Belgium - Economic update April 2019
Manufacturing resilient so far
Confidence of Belgian businesses and consumers rose in March, after three and four consecutive monthly declines respectively, which might bode well for GDP growth in Q1 2019. The improvement in both NBB indicators followed the bottoming out in Eurostat’s sentiment indicators for Belgium one month earlier. The NBB business barometer even firmed up markedly in the manufacturing industry. This development is surprising as it contrasts to the malaise in German manufacturing. Contrary to the German data, production and order books in Belgian manufacturing have remained quite resilient so far (figure BE1).
Figure BE1 – Manufacturing orders (index, seasonally adjusted)
Incoming data for the Belgian economy are still mixed, however. Export figures in particular remain very sluggish and actually contracted yoy at the end of 2018. In addition, there are signs that the best is over on the labour market as some indicators have made a turn for the worse. For example, the number of job seekers is still declining yoy, but to an ever lesser extent. Consumers’ labour market views also have become gloomier. They appear to be more worried about the unemployment outlook for the coming year, as they have been for five consecutive months already.
Housing market dynamics still strong
In the construction industry, there was a modest reversal of economic conditions as well, with company managers taking a slightly more negative view of order books. The general conditions nevertheless remain at high levels, indicating that construction activity is still in good shape. Since 2012, the housing stock expanded strongly in relation to the number of households in Belgium (figure BE2). In fact, this should have put downward pressure on house price dynamics. In 2012-2014, the pace of price increases indeed slowed, but in 2015-2017 prices rose more sharply again. Last year, price growth fell back to 2.9% yoy, according to Eurostat’s harmonised house price data, from 3.6% in 2017. We forecast the rise in property prices to slow further in 2019-2020 to between 2.0-2.5% per annum.
Figure BE2 – Housing supply vs. demand and house prices dynamics in Belgium
Box 4 - Bankruptcy rates of Belgian businesses back at pre-crisis levels
In 2018 a total of 10,714 businesses in Belgium went bankrupt, a decrease of 1% compared to a year earlier. Although business failures are essentially a microeconomic phenomenon caused by company-specific circumstances, the general macroeconomic situation also plays a crucial role, mainly in the form of lower product demand. Macroeconomic factors tend to exacerbate the problems of businesses that are already in trouble due to other causes, and thus speed up their demise. Figure B4.1 shows the relationship between changes in the number of bankruptcies and economic growth in Belgium. The number of bankruptcies increased steeply during the recessions in the early 80s and early 90s and the recent financial crisis. The increase was less pronounced during the period of weak growth in the early 2000s. Periods of relatively strong GDP growth (1984-1990, 1994-2000, 2004-2007 and 2014-2018) went hand in hand with a reduction, or limited increase, in the number of bankruptcies.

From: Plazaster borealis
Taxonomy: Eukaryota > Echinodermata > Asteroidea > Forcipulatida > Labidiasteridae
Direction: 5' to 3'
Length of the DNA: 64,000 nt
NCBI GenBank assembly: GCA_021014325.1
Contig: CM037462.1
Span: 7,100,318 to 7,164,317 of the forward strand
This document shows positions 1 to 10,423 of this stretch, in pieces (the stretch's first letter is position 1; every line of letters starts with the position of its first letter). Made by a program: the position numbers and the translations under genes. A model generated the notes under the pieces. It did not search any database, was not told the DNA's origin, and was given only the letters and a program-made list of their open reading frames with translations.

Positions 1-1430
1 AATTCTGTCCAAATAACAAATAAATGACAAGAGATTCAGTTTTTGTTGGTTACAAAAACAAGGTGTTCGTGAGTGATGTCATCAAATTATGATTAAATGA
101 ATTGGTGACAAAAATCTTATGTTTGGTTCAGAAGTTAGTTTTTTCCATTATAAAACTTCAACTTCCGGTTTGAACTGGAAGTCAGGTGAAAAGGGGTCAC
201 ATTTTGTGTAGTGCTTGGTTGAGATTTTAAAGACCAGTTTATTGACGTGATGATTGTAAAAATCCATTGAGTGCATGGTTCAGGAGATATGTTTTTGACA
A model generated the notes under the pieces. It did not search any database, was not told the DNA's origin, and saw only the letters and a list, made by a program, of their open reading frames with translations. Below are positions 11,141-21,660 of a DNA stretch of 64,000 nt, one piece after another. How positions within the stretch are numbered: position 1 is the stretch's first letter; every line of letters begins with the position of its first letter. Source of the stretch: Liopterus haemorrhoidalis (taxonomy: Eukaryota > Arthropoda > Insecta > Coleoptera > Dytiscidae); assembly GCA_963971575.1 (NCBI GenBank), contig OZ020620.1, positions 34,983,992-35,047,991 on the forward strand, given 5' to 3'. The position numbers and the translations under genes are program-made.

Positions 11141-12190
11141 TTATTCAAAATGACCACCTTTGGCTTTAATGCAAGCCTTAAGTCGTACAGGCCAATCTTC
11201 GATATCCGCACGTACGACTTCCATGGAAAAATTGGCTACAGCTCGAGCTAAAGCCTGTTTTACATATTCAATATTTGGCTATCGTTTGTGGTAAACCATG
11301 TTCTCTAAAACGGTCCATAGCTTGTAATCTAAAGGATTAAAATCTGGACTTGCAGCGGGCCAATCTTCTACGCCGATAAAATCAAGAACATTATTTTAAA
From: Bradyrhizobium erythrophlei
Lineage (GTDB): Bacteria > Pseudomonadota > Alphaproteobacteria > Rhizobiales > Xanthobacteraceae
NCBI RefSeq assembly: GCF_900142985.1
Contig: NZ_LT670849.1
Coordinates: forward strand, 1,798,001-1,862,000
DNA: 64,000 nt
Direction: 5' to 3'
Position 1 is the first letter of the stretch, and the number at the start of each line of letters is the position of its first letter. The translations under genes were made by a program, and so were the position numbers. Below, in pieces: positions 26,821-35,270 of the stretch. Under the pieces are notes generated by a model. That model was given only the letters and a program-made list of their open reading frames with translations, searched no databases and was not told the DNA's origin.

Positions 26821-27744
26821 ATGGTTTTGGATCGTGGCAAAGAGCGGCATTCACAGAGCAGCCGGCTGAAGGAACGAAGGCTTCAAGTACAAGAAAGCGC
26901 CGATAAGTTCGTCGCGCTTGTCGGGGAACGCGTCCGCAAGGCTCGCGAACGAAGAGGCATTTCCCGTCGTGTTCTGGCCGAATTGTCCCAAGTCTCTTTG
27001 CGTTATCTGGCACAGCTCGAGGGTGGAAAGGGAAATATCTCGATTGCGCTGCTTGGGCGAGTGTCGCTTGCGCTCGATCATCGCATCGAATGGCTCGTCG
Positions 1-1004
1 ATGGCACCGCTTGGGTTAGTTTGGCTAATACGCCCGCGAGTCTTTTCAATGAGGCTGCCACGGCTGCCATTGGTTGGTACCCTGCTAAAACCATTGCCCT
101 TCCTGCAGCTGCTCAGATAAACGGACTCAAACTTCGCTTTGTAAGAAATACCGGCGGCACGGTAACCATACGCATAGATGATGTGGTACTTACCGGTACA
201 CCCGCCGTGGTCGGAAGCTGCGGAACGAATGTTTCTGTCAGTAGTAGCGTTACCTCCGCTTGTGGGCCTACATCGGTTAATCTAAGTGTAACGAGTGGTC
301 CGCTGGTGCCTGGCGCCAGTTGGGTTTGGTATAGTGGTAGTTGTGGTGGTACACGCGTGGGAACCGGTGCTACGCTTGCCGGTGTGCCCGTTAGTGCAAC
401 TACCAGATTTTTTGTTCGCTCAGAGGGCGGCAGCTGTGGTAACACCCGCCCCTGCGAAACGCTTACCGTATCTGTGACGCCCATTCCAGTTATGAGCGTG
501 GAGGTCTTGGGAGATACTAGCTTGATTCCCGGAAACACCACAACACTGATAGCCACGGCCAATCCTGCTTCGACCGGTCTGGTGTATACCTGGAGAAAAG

In the past, it appears that economic growth above 2% was needed for the number of bankruptcies to decrease. This was not the case in the recent upswing of the business cycle. Although annual real GDP growth since 2014 remained well below 2%, the rate of decline in the number of bankruptcies was quite strong, almost reaching the peaks observed in the second half of the 80s and 90s. This strong decline also persisted for a relatively long period. In 2014-2018, each 1% increase in real GDP on average resulted in a 1.7% decline in bankruptcies, compared to a decline of only between 0.4% and 0.7% in previous periods of lower bankruptcies. Accordingly, job losses caused by business failures declined strongly as well, from a peak of 27,940 in 2013 to 18,848 in 2018.
One should be cautious in interpreting bankruptcy data, as they are often influenced by technical factors. E.g., in 2017 there was a sudden increase in the number of bankruptcies, which was likely due to a judicial restructuring and broadening of the Belgian insolvency law that year (see figure B4.2). More recently, we again see an increasing trend in monthly bankruptcy figures. In the first two months of 2019 the number of bankruptcies was 0.6% higher than a year earlier. This may be seen as a signal that the economic cycle is turning. However, according to Graydon, who provides the data, the ongoing increase is partly explained by the fact that many of the companies recently involved in bankruptcies were listed as ‘inactive’ for quite some time. It seems that the new legislation of June 2017, which explicitly requires courts to identify and eliminate ‘phantom companies’, is being applied more widely.
In addition, the bankruptcy data should be put in perspective. In absolute terms, the number of bankruptcies in Belgium is still high and well above its pre-crisis level. This of course is partly due to more new businesses being created in the economic upturn, which eventually resulted in more failures as well. Therefore, the number of bankruptcies must be related to the number of active businesses. Over the last years, this so-called bankruptcy rate declined from 14.7% in 2013 to 10.9% in 2018, a level comparable to the one observed in pre-crisis years. The latter also applies to the ratio of new businesses to bankruptcies (see figure B4.2). Both ratios stabilised in 2017-2018 which, as referred to above, is partly influenced by technical factors.
Figure B4.1 – Bankruptcies and economic growth in Belgium
Source: KBC Economics based on Graydon and NBB.Stat
Figure B4.2 – Bankruptcies in Belgium relative to active and new businesses
Source: KBC Economics based on Graydon and STATBEL